Colorado considers emergency-vehicle bill

| Friday, March 18, 2005

A practice followed by professional truck drivers for decades would become law under an effort in the Colorado Legislature.

The measure, unanimously approved by the House last month, is designed to protect police and other emergency personnel during roadside stops. It has been forwarded to the state’s Senate for further consideration.

Colorado law now requires that motorists yield the right-of-way when an ambulance or police vehicle is approaching with lights and sirens activated.

The “Move Over” bill would also require motorists to maintain a safe distance and reduce speed when approaching stationary emergency vehicles that are by the road with their lights flashing.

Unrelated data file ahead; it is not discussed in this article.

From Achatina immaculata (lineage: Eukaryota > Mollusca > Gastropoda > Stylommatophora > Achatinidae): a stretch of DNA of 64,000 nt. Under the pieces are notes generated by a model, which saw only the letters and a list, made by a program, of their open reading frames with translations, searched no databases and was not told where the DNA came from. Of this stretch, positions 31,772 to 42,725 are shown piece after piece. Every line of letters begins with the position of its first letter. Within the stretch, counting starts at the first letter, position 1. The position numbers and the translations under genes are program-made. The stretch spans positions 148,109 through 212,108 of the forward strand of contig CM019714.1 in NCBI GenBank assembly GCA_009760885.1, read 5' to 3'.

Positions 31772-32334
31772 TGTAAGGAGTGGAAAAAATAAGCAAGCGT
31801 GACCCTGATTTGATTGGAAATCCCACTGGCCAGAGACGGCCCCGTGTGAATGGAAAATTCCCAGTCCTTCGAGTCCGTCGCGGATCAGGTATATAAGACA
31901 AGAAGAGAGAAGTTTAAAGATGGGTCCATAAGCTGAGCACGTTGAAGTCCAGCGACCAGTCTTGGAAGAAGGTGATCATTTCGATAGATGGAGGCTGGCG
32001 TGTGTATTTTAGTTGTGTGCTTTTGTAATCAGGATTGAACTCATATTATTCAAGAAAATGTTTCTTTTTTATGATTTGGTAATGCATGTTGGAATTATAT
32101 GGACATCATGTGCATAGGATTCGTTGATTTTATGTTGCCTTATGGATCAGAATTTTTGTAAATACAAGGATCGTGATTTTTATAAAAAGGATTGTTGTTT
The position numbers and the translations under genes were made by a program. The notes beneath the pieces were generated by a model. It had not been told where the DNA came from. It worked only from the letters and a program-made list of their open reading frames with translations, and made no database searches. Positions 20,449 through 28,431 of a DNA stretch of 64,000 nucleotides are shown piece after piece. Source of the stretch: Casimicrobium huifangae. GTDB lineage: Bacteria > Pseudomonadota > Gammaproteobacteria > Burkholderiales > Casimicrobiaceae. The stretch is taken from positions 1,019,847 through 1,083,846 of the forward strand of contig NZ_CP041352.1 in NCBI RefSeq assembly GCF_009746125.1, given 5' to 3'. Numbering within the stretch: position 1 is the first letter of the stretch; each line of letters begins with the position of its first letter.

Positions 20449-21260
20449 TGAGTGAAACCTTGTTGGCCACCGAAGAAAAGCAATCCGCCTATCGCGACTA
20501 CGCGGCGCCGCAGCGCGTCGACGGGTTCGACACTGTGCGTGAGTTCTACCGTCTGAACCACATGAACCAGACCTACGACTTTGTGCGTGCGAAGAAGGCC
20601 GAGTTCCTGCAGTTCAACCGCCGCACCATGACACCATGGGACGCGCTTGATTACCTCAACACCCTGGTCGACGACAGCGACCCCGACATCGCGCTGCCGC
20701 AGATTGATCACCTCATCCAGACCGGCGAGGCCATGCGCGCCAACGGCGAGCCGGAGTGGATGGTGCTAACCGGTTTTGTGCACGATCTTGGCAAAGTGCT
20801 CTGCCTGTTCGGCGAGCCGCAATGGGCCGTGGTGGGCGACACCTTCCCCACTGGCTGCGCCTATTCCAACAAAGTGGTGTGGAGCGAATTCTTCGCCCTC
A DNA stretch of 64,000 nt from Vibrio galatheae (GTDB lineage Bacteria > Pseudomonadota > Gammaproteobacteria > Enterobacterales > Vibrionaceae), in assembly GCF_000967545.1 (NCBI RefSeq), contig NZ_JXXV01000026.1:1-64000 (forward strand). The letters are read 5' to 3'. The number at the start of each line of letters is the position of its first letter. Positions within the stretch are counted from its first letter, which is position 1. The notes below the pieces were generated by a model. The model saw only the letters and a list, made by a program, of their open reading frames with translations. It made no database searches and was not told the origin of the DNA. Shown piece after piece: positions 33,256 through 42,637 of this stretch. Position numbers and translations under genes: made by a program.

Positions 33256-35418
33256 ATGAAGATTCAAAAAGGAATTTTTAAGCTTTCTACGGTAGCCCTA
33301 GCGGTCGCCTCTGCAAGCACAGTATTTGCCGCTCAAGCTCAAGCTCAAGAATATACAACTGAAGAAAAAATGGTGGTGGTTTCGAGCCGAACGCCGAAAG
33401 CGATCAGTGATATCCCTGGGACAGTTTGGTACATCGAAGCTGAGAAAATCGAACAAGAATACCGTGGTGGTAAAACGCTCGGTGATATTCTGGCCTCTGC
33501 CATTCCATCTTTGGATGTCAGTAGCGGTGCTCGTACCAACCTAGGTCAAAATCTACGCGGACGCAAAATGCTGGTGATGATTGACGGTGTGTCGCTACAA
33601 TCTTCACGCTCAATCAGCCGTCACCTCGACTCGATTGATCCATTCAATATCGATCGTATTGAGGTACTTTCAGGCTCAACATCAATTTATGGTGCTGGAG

The effort comes in response to 31 Colorado State Patrol vehicles hit during traffic stops or while attending to roadside emergencies, The Durango Herald reported.

In 2002, 78 people statewide died in roadside incidents linked to accident sites; in 2003, the number of accident-site fatalities rose to 85.

Sponsored by Rep. Mark Larson, R-Cortez, HB1187 would require drivers to merge into a lane further away from an emergency vehicle. On two-lane highways, drivers would be required to reduce speed before passing the emergency vehicle.

Failure to obey the law would result in at least a $50 fine and a four-point penalty on an offender’s license.

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